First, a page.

Prediction for Parts Demand in 2023

Autosphere » Mechanical » Prediction for Parts Demand in 2023
"Demand is still at the forefront, and we need to fill those demands to be the best parts supplier for our shops and DIY". Photo Adobe Stock

We contacted Jobbers Nick Bintas, Spark Auto Electric, Maggie Davison, Port Perry Auto and Zak Krieger, Barton Auto Parts to get their comments on the questions.

The first was—Overall how have parts sales been at your location during 2022?

Maggie Davison. Photo Port Perry Auto

Maggie answered that COVID created supply challenges for the automotive aftermarket and other many industries. “Sales for 2022 have moderately increased from the previous year. This has come bearing challenges with the supply of inventory. in the last few weeks, my backorders are slowly being filled, but regular monitoring of my inventory is still an ongoing challenge. I am fortunate to be able to receive overnight and same-day delivery for orders to supply my customers regularly,” she stated.

Nick said, “Overall 2022 has been a bounce-back year after all the shutdowns in previous years. We are projecting continued growth into 2023!”

Zak replied, “Parts sales have been strong in 2022. We are seeing double-digit increases in sales growth and strong unit sales. First, the aftermarket has been fortunate inversely to the effects of inflation as the pricing of new/used vehicles has dramatically increased, coupled with OE supply chain chip constraints, and that supply effect on the price and availability of new vehicles. Secondly, with the headwinds of monetary policy tightening and the sharp incline in interest rates, we have seen consumers repairing vehicles instead of purchasing new or used vehicles and taking on high car payments with high rates. Finally, NAPA has done a fine job in securing the supply chain of parts within these challenging business environments, allowing us to drive the business forward and service the needs of our clients.”

Our second question hinged on supply— are there some items you’re still struggling to get consistently?

Nick stated that they continue to struggle to keep up their inventory levels due to all the back orders all their manufacturers are facing. It seems brakes, chassis and filter parts have been impacted the most. Zak said that their stores are currently running over 85% fill rate on average. Many of the struggles within the early stages of the pandemic have subsided. Maggie remarked that not only high-demand items such as brake rotors and calipers, but also hose clamps, air filters, bags of rags, and engine oil were difficult to obtain. “This forced me to shop outside my main supplier to fill my shelves and fill customer orders.”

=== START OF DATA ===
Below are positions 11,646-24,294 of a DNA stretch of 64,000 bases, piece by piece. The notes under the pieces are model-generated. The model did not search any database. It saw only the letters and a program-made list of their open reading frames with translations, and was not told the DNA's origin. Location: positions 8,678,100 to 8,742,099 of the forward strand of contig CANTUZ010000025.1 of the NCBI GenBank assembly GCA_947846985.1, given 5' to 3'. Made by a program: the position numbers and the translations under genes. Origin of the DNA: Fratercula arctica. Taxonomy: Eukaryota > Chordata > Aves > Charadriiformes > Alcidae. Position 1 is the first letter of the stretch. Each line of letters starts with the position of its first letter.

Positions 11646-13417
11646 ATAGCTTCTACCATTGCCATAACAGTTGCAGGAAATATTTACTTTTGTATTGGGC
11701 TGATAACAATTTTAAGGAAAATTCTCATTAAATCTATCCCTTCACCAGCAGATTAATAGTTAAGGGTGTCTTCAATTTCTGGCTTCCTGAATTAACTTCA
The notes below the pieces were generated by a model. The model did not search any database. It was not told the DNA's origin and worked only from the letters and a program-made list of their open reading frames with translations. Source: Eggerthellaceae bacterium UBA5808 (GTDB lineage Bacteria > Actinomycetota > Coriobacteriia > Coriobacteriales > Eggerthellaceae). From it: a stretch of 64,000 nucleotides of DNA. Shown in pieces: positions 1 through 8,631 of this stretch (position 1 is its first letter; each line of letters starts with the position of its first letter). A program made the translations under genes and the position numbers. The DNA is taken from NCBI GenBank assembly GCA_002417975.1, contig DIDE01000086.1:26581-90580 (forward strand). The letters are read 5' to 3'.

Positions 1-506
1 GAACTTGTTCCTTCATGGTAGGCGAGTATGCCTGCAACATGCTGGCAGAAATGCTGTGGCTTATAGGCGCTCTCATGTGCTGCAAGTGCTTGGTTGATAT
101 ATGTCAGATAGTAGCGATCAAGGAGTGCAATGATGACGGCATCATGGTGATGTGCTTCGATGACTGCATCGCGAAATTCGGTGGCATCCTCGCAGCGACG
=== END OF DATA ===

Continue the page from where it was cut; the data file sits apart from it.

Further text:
Given the economic upheaval we’ve been experiencing this year, rising inflation and interest rates, how has that impacted your business?

Zak stated, “Interest rates and labour costs have had a significant impact on our business, however, we have been looking at strategic initiatives to improve our operational efficiencies and drive future cost synergies. We have been sort of lucky as interest costs and increased labour costs effects have been mitigated by increasing COGS, the constant (inflationary) inventory appreciation effect on gross profit, and the strong sales headwinds we have seen. I think businesses, in general, to be sustainable, need to understand the effects of leverage, especially as the rate environment moves out of the historic lows we have seen over the last 10+ years.”